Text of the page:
Visualization – Mental Rehearsal an Overview

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What is Mental Rehearsal?

Mental Rehearsal has been credited by some of the most prolific athletes, CEO’s, scientists and successful people of our time. Sometimes referred to as “The Secret Sauce”, it is claimed to be one of the key factors to success. It is defined as “The cognitive rehearsal of a task in the absence of overt physical movement”. It’s primary function is to lay a subconscious foundation for a task prior to action. On the surface this is something that we do in our every day lives. If you have ever prepared for an interview, had to ask someone for permission or forgiveness, or just simply envisioned yourself performing an action before actually performing it, then you have exercised some mental rehearsal.

Research and Studies

Tons of available research

Visualization and Mental Rehearsal have a lot of documented research that has produced some surprising results. One of the more wild examples of this comes from a 2004 study that showed the effects of physical strength gain through Mental Rehearsal alone. This study outlines very small portions of the body, but there is a lot of information out there claiming benefits for weight lifting and muscle tone.

Other studies involving physical activity tend to focus around sports. Such as Tracy C. Ekeocha’s 2015 thesis “The Effects of Visualization & Guided Imagery in Sports Performance.” This study largely focuses on Free Throw shooting in Basketball. The experiments showed a modest increase in performance within their test groups. Though the testing had small sample sizes, it still proved that forms of guided imagery did make improvements to the overall percentage.

If you go searching for more information regarding Visualization and Mental Rehearsal. You will also come across extreme embellishments of the act, particularly in self-help articles. There are a lot of broad theories that circulate books and mediums that speak about visualizing long term goals and being rewarded with success. I will not speak on that aspect’s validity. However, I will say that it stands to reason if you’re thinking about a specific goal enough and you are dedicating your focus to said goal, you will tend to lead closer towards it.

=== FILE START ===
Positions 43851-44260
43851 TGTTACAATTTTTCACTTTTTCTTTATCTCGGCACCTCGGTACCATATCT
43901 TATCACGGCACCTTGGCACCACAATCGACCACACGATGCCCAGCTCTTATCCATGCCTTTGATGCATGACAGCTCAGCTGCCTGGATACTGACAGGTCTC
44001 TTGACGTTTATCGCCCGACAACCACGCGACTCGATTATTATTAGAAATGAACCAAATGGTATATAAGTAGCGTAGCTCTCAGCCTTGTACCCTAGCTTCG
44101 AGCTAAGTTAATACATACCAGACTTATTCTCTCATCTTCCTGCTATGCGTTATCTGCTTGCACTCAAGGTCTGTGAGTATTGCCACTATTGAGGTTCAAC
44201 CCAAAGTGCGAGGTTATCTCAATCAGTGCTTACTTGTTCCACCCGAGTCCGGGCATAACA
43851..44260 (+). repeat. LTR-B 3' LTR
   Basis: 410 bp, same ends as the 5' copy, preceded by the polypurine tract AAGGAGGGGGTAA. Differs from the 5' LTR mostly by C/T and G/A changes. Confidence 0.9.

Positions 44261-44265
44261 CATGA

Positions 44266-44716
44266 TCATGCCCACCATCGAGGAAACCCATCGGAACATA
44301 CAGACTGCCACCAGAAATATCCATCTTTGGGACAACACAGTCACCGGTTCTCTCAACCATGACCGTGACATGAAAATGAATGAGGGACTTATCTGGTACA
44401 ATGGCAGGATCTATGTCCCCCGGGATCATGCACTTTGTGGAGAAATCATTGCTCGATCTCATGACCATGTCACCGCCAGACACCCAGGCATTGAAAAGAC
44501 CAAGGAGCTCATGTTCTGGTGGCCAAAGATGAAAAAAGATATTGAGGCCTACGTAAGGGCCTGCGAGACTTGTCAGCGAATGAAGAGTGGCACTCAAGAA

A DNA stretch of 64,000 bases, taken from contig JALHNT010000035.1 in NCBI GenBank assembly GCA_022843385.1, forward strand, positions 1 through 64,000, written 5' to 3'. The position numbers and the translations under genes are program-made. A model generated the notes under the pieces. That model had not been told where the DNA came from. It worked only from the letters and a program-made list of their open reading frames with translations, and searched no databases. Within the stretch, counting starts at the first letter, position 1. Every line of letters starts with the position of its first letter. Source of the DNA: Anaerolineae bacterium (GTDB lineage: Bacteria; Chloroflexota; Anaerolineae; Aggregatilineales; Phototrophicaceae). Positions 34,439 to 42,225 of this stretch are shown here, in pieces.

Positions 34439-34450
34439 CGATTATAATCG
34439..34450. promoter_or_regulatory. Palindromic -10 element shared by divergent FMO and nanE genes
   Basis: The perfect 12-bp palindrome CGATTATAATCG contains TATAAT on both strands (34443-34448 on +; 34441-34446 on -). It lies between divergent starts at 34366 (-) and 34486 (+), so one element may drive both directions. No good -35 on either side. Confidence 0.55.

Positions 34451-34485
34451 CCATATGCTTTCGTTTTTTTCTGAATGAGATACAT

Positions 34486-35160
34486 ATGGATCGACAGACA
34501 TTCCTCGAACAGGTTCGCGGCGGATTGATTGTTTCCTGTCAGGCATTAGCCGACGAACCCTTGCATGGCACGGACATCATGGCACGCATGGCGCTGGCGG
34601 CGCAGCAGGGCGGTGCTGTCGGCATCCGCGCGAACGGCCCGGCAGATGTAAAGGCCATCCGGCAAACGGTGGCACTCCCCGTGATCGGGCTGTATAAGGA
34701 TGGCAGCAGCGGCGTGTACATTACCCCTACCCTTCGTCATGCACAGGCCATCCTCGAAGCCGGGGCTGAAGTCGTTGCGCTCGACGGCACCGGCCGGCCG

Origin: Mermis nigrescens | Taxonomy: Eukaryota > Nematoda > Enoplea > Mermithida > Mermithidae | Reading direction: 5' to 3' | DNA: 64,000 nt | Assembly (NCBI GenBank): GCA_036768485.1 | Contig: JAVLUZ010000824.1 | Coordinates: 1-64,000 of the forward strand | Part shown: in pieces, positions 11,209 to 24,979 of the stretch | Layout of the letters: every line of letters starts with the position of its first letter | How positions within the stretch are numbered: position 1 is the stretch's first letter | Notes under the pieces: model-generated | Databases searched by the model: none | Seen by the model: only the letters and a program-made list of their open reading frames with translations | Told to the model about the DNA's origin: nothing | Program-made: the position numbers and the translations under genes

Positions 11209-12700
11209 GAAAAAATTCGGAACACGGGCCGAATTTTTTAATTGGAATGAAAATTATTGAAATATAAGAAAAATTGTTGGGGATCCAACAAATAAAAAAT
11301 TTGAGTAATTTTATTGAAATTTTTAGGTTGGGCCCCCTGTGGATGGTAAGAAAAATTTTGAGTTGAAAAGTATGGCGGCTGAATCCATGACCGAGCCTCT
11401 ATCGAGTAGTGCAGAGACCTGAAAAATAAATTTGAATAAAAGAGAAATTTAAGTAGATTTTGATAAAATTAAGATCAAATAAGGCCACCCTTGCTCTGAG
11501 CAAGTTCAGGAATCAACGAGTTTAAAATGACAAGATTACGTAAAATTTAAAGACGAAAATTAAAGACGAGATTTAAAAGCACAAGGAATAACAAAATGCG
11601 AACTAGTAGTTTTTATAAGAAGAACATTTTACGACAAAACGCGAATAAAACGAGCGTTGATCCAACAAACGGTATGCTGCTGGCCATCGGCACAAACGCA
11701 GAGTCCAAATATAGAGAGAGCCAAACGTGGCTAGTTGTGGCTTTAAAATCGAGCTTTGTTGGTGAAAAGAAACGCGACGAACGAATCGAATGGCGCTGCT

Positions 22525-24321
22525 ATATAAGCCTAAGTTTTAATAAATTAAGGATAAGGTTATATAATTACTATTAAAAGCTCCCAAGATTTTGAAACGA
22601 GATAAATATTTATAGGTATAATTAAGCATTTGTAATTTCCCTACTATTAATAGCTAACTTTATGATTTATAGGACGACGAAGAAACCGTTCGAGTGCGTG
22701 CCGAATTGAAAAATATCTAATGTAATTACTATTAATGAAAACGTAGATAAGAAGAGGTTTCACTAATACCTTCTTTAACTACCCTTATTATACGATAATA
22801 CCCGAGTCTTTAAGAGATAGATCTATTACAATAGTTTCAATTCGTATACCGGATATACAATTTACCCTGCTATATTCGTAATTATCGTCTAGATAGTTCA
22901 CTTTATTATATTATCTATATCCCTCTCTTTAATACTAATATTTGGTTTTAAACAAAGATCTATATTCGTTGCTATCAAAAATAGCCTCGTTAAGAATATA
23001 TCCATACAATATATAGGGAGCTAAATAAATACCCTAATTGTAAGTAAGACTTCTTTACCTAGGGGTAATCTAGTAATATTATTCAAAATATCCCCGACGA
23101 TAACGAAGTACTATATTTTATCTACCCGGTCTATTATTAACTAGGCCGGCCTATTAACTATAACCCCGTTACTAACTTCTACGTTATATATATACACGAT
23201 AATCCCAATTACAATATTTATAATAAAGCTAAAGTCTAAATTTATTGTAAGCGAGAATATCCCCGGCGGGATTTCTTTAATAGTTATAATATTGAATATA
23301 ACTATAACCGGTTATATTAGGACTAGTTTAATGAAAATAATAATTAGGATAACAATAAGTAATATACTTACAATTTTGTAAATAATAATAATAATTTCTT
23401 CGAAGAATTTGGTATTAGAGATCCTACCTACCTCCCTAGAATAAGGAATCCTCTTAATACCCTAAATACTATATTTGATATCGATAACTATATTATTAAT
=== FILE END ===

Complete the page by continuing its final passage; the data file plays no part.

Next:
Limitations and the Need for Action

You hold the key

Mental Rehearsal, Visualization or Guided Imagery alone will not produce the amount of growth needed to perform in a higher tier. Though it can yield incredible results. When it comes to improvement by the percentages, pure physical rehearsal will always have a higher percentage of improvement than visualization. Not only is this well represented in studies and statistics, it’s a known fact.

It goes without saying that there is only so much the brain can do. You have to possess a base level of skill or experience to perform the activity. Otherwise, just merely visualizing can’t do much to prepare you for the real thing. I can visualize racing in the Indy 500 for hours every day. I can imagine driving at 237.498 mph. Maybe even make surprisingly accurate car noises with my mouth. But it can never prepare me for the real thing.

One of the more important aspects to Mental Rehearsal is how specific and detailed you can envision the scenario. So, if you don’t possess the experience required to improve upon specific situations, your growth potential shrinks immensely.

Mental Rehearsal + Action = Highest Yield

All of the studies researched share the same conclusion. If you combine the two with focus on a specific activity and fundamentals, it will bring you incredible improvement.  More than you can get while using either of the techniques singularly. You should look at Mental Rehearsal as an addition to all of the techniques you use.

Jack Nicklaus, one of the world’s greatest golfers utilized a lot of this thinking throughout his career. When talking about hitting specific shots in his 1969 autobiography “The Greatest Game of All: My Life in Golf” he said, “I feel that hitting specific shots — playing the ball to a certain place in a certain way — is 50 percent mental picture, 40 percent setup, and 10 percent swing.”

Similarly, Lindsey Vonn, successful female skier was quoted saying, “I always visualize the run before I do it. By the time I get to the start gate, I’ve run that race 100 times already in my head, picturing how I’ll take the turns.”

In the next post, you will read about the Mental Rehearsal procedure. Along with a detailed look at it’s benefits, applications and risks.

 

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